It is worth nothing that the foundations of new developmentalism theory consider essential the role of the state, which, according to the conjuncture, must regulate and intervene in the economy to guarantee general conditions of capital accumulation and increase in productivity (Bresser-Pereira, Oreiro and Marconi, 2016). As Prebisch (1962) already pointed out, the State’s participation is a fundamental issue for the implementation of a national developmental strategy, which will not occur spontaneously, as holds the neoliberal logic. Reinert (2007) reiterates this view, in which development must be the result of conscious and intentional policies - in other words, as a consequence of coordinated and state-supported actions.

This argument also highlights the role of the state in the catching-up process, particularly in arranging combined efforts to reduce the technological gap between developed and developing countries. The concept of catching-up considers that is possible for technologically deficient countries to grow at higher rates than those on the cutting edge by applying knowledge already established by developed countries and by seeking changes in their productive structure (Bresser-Pereira, 2017b). Reinert (2007) indicates how high value-added activities counteract low value-added activities, generally carried out in developing countries with low technological innovation, and the importance of increasing productivity and sophistication. For new developmentalism, it is essential to encourage innovation and the creation of high value-added technological companies (Bresser-Pereira, 2017).

Therefore, new developmentalism theory incorporates three spheres of thought (Bresser-Pereira, 2016): first, political economy, emphasizing the role of the state; second, microeconomics, based on concepts of structural change, of classic developmentalism and of productive sophistication, with the transfer of labor to more productive sectors, with higher value added per capita; and, finally, macroeconomics, playing an essential role in discussions of foreign debt. In its macroeconomic component, new developmentalism focuses mainly on exchange rates and account balances, offering a “way out” for the problem set forth in this paper.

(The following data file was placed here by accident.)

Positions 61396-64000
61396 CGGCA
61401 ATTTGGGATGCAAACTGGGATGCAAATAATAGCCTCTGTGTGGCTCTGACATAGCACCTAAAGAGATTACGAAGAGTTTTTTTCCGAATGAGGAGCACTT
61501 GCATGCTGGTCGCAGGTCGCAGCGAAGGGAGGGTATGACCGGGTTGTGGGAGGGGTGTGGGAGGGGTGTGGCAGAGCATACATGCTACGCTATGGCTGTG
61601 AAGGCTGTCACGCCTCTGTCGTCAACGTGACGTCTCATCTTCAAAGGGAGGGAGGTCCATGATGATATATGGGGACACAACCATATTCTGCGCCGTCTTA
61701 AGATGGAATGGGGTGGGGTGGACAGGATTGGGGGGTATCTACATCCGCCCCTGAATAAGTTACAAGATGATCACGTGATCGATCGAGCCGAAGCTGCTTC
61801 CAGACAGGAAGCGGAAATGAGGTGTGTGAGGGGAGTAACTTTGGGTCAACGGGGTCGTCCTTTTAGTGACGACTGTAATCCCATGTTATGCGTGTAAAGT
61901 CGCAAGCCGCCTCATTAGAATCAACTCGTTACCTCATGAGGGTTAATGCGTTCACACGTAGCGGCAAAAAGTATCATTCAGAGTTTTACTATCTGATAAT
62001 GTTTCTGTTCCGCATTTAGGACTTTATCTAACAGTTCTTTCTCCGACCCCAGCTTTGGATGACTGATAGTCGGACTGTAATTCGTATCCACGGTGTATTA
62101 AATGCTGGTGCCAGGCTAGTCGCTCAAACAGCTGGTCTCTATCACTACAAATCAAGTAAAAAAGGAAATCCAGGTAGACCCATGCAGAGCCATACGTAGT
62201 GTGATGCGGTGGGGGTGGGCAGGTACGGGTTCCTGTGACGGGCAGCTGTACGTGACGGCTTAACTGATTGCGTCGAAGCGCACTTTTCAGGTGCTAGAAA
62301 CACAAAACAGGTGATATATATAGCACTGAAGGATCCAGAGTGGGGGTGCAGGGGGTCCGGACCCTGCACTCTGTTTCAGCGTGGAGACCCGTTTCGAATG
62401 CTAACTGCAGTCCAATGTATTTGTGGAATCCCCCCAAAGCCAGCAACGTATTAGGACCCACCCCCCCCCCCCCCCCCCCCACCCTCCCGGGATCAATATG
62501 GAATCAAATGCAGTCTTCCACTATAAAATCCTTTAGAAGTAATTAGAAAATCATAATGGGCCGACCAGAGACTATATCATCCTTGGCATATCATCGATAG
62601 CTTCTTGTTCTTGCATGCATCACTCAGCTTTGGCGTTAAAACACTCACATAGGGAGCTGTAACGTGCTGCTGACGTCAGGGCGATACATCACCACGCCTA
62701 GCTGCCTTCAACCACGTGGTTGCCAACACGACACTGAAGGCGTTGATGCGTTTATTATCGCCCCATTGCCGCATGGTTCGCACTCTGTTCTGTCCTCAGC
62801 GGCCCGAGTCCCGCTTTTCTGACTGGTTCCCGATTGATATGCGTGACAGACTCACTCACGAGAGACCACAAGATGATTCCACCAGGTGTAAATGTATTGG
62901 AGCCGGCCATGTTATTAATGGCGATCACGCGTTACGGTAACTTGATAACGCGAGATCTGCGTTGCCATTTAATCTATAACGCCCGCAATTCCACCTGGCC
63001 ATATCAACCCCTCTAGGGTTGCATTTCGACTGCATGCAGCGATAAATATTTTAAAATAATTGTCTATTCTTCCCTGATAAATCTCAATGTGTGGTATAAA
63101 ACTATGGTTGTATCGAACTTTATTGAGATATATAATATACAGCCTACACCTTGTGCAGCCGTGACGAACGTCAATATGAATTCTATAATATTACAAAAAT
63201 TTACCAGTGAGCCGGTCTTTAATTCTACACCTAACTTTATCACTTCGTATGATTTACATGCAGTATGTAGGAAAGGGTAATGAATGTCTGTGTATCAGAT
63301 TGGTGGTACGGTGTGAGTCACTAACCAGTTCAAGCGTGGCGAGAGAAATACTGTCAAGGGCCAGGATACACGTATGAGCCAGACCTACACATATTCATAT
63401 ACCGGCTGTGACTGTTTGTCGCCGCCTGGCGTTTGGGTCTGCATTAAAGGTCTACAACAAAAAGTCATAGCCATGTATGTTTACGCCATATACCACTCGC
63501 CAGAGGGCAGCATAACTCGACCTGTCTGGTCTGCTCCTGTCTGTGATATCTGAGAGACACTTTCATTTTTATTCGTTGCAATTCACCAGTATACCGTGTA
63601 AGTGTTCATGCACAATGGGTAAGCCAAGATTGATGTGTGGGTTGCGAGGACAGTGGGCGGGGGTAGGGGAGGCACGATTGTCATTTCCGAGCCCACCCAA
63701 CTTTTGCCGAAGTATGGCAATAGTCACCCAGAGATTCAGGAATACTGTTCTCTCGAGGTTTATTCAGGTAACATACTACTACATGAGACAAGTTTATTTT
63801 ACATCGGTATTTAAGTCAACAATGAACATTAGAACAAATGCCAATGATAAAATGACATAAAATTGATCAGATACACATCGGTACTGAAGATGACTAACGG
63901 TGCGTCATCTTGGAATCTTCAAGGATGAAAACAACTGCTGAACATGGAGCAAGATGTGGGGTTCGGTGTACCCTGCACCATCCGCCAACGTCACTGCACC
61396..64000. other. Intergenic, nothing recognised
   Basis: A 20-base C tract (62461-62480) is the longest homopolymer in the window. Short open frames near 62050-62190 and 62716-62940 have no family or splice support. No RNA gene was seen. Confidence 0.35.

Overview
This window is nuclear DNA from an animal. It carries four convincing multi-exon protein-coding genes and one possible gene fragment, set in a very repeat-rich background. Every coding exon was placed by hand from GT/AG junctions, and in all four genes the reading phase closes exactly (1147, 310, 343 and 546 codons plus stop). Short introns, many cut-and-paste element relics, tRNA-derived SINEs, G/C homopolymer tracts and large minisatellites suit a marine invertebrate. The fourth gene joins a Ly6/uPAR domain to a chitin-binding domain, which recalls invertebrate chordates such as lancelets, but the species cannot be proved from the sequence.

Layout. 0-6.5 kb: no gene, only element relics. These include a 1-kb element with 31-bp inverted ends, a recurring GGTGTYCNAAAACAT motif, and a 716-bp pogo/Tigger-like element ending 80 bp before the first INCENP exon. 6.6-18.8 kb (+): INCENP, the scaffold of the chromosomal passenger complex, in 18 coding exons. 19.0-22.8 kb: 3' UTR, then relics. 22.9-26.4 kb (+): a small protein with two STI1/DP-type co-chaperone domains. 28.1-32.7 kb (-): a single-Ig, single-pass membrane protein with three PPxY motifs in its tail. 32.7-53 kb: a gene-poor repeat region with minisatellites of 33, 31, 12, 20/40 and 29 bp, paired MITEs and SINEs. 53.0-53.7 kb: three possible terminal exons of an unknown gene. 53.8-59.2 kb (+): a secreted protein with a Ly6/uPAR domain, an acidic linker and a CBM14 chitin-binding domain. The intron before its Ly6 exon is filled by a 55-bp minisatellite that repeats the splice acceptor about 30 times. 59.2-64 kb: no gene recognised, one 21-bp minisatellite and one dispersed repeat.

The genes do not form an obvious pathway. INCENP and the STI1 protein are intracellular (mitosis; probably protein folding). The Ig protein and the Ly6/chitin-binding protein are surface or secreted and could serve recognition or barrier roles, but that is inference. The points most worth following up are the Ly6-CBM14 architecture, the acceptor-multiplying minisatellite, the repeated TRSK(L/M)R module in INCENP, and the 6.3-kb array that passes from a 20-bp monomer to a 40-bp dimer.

The macroeconomic component of new developmentalism theory highlights the importance of maintaining macroeconomic prices (inflation rate, interest rate, exchange rate, wage rate and profit rate) at the correct levels for the catching-up process to occur based on the growth of the productive structure - that is, for a structural change towards greater participation in manufacturing and high value-added services (Marconi and Brancher, 2017). Therefore, in addition to ensuring public order, public education, promotion of science and technology, and investments in infrastructure, the state must also ensure that macroeconomic prices are at the correct levels, specifically at levels that allow the production of high value-added goods to become competitive (Bresser-Pereira, Oreiro, and Marconi, 2016). The maintenance of the five macroeconomic prices at their correct levels is therefore an essential component of new developmentalism theory, as Marconi and Brancher (2017: 4) explain:

The level of the exchange rate must guarantee the access of entrepreneurs to internal and external aggregate demand; the rate of interest should provide a financing or opportunity cost for investment that is below its profitability; the rate of wages should increase at the same rate as labor productivity (the variation may be higher only when capital productivity is increasing); the rate of inflation must be low enough to avoid a significant reduction in the purchasing power of society[…] […] and all these prices, once set at the right level, end up guaranteeing a sufficient profit rate on average (in aggregate) to stimulate the amount of investment necessary for the growth process, and which varies according to the stage of the development process of each society.